He recognized Jeanty Sarre, and cried out, “You here! What a state you are in! Where hove you come from? From what riot? from what madness? And then you come to compromise us all here? To have us murdered? To have us shot? Now then, what do you want with me?”

“I want you to give me a brush down,” said Jeanty Sarre.

His friend took a brush and brushed him, and Jeanty Sarre went away. While going down the stairs, Jeanty Sarre cried out to his friend, “Thanks!”

Such is the kind of hospitality which we have since received in Belgium, in Switzerland, and even in England.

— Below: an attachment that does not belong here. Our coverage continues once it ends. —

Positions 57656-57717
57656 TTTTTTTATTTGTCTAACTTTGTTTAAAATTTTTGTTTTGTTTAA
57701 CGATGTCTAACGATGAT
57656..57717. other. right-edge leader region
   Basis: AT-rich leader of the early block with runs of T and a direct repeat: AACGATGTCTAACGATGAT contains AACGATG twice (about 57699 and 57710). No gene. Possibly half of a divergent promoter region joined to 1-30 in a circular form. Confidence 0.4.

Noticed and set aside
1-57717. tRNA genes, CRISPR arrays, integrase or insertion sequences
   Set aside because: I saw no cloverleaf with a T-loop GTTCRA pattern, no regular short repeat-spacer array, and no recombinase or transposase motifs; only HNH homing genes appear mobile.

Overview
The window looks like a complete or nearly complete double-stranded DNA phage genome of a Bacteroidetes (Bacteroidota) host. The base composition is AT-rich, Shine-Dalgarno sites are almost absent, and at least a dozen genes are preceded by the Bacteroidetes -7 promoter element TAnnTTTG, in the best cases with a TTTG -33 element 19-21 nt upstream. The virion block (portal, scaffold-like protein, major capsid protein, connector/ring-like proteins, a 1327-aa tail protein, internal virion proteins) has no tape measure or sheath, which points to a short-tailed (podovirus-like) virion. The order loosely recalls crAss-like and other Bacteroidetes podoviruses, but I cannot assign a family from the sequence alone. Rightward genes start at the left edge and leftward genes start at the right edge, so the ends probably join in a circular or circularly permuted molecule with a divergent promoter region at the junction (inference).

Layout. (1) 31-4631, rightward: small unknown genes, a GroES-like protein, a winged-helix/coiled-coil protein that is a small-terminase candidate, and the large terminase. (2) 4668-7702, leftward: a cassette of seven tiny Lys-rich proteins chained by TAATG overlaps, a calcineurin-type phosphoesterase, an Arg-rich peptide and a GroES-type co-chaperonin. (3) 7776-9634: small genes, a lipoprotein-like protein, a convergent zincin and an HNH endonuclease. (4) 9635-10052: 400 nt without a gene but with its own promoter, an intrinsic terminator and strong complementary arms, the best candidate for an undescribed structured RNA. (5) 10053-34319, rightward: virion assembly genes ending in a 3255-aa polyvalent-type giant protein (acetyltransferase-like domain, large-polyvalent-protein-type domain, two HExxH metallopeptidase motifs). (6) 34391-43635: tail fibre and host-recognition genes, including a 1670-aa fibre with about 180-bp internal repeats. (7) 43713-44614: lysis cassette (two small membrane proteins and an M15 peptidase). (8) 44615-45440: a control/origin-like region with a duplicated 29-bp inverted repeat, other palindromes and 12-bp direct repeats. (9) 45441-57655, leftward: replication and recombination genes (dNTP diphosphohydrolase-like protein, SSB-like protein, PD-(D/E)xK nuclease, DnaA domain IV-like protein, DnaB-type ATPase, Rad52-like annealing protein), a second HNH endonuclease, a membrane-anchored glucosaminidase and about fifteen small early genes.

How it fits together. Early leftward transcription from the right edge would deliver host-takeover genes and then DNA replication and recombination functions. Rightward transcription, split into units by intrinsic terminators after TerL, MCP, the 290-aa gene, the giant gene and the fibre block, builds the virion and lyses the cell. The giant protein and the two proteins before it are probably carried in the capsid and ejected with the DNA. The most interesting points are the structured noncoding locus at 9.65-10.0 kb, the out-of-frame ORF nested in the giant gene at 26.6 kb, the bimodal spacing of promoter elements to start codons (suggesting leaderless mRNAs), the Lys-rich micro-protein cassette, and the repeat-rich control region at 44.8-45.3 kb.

The next day, when they took up the bodies they found on Charpentier a note-book and a pencil, and upon Denis Dussoubs a letter. A letter to a woman. Even these stoic souls love.

On the 1st of December, Denis Dussoubs began this letter. He did not finish it. Here it is:—


“Have you experienced that sweet pain of feeling regret for him who
regrets you? For myself since I left you I have known no other
affliction than that of thinking of you. Even in my affliction itself
there was something sweet and tender, and although I was troubled, I
was nevertheless happy to feel in the depths of my heart how greatly
I loved you by the regret which you cost me. Why are we separated?
Why have I been forced to fly from you? For we were so happy! When I
think of our little evenings so free from constraint, of our gay
country chats with your sisters, I feel myself seized with a bitter
regret. Did we not love each other clearly, my darling? We had no
secret from each other because we had no need to have one, and our